The message sent to the market may be that the authority is not serious about outsourcing its requirement.
If the market perceives the authority as not being serious about the outsourcing, this could lead to providers not tendering and the authority receiving an inferior solution.
Evaluating an in-house bid that makes use of authority premises, assets and employees against tenders submitted from external organisations is extremely difficult and any attempt to do so risks being challenged by an unsuccessful provider.
A practical solution is for authorities to investigate the practicalities of in-house provision fully before going out to tender and, if appropriate, discount it. Since the abolition of compulsory competitive tendering (CCT), an authority is not obliged to expose internal services to competition, unless it decided to do so based on the principles of best value. Therefore, if the investigation reveals in-house provision provides best value, there is no need for a tender process at all.
It may be possible to refine your procurement. The questions to ask are:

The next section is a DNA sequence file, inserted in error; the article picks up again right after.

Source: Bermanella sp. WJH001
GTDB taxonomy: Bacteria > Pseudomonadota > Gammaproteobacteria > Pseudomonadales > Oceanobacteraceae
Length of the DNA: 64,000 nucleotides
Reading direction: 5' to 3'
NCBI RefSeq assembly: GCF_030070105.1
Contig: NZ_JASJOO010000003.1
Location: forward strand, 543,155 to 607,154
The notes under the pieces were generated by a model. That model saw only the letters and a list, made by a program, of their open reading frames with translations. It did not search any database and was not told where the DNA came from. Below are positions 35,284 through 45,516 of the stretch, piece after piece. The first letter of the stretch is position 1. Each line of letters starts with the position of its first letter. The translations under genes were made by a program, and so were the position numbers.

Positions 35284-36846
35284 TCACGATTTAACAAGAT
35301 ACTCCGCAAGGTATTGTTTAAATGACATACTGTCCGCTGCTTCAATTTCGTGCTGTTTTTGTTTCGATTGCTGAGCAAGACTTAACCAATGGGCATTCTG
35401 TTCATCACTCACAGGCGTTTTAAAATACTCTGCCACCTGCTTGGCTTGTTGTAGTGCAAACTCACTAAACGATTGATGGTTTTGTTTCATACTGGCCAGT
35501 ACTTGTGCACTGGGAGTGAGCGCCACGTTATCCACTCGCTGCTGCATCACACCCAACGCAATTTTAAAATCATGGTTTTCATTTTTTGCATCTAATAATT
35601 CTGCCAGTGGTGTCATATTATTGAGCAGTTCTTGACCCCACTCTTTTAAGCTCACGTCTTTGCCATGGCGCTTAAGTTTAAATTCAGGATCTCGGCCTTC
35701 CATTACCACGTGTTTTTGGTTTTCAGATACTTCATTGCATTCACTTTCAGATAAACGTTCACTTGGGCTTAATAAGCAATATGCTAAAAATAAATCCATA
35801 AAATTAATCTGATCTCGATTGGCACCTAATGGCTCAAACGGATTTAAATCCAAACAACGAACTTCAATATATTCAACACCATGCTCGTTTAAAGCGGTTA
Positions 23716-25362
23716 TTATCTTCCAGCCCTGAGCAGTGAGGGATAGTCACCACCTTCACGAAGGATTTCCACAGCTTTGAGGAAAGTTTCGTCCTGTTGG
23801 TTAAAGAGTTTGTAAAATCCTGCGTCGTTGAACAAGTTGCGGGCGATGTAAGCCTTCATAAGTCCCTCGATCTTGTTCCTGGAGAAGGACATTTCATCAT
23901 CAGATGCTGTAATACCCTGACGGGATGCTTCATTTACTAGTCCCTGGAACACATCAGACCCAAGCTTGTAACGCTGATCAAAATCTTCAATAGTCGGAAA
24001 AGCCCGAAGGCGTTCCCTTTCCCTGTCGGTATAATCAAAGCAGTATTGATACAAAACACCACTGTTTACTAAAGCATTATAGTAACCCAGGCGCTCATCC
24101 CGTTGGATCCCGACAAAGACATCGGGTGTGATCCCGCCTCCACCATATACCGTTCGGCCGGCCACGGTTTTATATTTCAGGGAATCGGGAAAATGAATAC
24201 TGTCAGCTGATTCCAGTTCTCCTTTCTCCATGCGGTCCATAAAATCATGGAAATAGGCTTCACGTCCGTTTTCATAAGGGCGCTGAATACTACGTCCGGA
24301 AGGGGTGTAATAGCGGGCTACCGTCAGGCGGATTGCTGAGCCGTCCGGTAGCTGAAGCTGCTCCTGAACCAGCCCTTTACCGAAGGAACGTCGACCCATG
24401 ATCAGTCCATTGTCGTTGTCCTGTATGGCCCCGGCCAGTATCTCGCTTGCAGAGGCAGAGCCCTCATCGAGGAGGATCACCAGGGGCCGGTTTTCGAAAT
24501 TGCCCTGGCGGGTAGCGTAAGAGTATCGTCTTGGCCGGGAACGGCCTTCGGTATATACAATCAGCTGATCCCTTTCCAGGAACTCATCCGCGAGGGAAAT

Would a provider who elected not to submit a tender or expression of interest have been interested in this procurement, had this change been in place from the start? If the answer is yes, you are likely to have to start again.
Would a provider excluded from the process by the authority (for example, at pre-qualification) have passed the relevant stage had this change been in place at the time? If the answer is yes, it may be necessary to restart the procurement or at least "un-pick" it back to the relevant stage.
If the answer to both questions is no, you may be able to make the change and carry on with the procurement. However, specific legal advice should be sought if your authority is proposing to do this, as there may be a risk of a challenge to the procurement process.
The Public Contracts (Amendments) Regulations 2009 (SI 2009/2992) (Amendment Regulations 2009) came into force on 20 December 2009. The Amendment Regulations 2009 implement the new Remedies Directive in England and Wales. The changes introduced will be significant. They include: